The Velar is also possibly the best-handling Land Rover product ever. Slick, Jaguar-like steering helps, and in Dynamic mode there's great weighting and feel to the helm. The air suspension also deftly juggles comfort and cornering control and, allowing for a touch of roll, it's possible to really thread together an entertaining series of corners. Taken for a brisk run on a section of gravel road, the Velar felt almost like a very expensive rally car.
It's very sure footed too, thanks to a four-wheel-drive system that is predominantly rear-biased, but which can send as much as 100 per cent of the engine's torque forwards at 200 milliseconds' notice. That's backed up by torque vectoring (by brakes on lower models, by an active electronic differential on V6s) that ensures power gets to the wheels that can best use it, and which helps to hold the Velar on a very tidy, consistent cornering line. It's not entirely unlike an overgrown hot hatch, but with similar levels of refinement to the bigger Range Rovers.
Off road, it's simply amazing. You just should not be able to scramble up a one-in-five hill covered in slippery, wet shale and rocks in a leather-lined €100k luxury car, but the Velar leaps to the opportunity like a 20-year-old Defender. Albeit without the earache and backache that comes with a Defender. Land Rover brought us to the rugged (and insanely gorgeous) west coast of Norway to test the Velar and in spite of the rocks, the rivers, the grass, the mud, the rain, and even the odd patch of snow, there was simply nowhere that was off-limits to us. OK, so Land Rover doubtless carefully picked the tracks for us to use, but I seriously doubt many rival products would have managed quite so well.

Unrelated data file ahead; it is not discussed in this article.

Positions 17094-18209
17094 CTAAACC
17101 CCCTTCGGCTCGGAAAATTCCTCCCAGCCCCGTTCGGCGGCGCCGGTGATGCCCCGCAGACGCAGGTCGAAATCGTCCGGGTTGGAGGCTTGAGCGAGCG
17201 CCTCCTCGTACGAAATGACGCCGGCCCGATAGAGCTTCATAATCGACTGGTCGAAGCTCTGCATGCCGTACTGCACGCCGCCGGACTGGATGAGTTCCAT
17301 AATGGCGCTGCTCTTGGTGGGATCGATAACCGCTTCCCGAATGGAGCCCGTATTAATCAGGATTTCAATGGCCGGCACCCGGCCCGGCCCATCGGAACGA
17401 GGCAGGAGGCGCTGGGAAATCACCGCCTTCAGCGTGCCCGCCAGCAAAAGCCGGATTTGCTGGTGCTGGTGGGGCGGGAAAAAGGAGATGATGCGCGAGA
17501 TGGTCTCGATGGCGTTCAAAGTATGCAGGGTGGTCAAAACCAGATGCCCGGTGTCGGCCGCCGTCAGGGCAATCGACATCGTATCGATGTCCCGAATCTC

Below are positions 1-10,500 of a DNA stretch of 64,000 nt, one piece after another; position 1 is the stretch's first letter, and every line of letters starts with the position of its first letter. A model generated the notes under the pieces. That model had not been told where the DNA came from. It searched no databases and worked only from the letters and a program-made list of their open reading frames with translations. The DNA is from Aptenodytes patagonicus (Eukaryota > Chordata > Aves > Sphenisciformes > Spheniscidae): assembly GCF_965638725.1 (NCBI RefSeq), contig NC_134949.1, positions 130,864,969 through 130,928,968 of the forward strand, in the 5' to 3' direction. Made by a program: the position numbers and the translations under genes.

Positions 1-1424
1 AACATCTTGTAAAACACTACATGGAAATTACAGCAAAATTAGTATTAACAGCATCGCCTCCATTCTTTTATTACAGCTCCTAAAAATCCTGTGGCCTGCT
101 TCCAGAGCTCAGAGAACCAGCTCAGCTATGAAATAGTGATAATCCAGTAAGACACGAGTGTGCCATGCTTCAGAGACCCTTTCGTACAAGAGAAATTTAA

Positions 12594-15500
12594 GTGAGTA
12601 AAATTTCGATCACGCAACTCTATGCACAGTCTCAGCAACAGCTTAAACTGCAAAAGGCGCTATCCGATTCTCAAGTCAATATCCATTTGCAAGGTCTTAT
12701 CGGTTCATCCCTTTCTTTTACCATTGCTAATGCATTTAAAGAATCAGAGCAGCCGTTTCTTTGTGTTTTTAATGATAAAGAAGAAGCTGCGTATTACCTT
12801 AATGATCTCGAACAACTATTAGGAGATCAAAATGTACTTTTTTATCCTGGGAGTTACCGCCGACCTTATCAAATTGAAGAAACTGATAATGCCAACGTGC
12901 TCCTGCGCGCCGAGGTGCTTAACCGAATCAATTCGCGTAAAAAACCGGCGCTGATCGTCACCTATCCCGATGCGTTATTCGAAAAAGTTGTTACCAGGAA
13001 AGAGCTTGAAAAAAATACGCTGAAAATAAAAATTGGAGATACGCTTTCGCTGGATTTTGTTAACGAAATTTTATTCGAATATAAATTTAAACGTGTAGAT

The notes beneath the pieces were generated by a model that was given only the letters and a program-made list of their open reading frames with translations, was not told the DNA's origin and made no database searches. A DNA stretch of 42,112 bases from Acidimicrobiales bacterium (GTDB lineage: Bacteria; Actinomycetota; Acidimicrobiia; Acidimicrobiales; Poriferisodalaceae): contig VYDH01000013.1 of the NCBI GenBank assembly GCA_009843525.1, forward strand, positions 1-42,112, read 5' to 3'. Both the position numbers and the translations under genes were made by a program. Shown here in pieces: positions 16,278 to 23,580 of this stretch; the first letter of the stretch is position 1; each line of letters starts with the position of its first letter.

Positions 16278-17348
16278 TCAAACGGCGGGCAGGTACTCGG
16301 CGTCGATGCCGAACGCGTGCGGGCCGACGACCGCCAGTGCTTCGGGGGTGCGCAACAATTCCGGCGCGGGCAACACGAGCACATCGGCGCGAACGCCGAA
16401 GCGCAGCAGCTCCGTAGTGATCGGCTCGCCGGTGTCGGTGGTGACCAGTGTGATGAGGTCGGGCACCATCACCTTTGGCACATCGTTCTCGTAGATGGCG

What you get for your money
There's no getting away from the fact that the Velar is expensive. It's more expensive even than the Jaguar F-Pace with which it shares so much at the basic end, although Land Rover counters that the Velar is more luxurious and better equipped. You do get the Touch Pro Duo as standard, as well as an automatic gearbox, cruise control, heated seats, cool door handles that pop out from flush when you thumb the key, LED headlights and 18-inch alloys.
Adding on engine power or equipment sends the price spiralling though, and it's not long before you're getting close to full-size Range Rover territory. Worth mentioning though that you can have so-called 'vegan seats' as an option - they use, in place of leather, high-quality tweed and soft cloth, along with Alcantara fake suede. Few will take up the option, perhaps, but it's nice to know it's there.
The appeal of the new Range Rover Velar is a particularly broad-band one. You can just as easily imagine one pulling up in front of The Shelbourne, disgorging a cargo of tuxedoed and be-gowned occupants, or hauling across a muddy field in search of some missing sheep - assuming that the shepherd is particularly well-heeled. It can do either task, and many in between, and look fantastic doing them all. Admittedly, it's not cheap, and we're keeping our fingers crossed that Land Rover can back up its quality claims, but this is a truly excellent car. It's deeply impressive to drive, exceptional off-road and moves Land Rover's exterior and interior styling on a significant notch.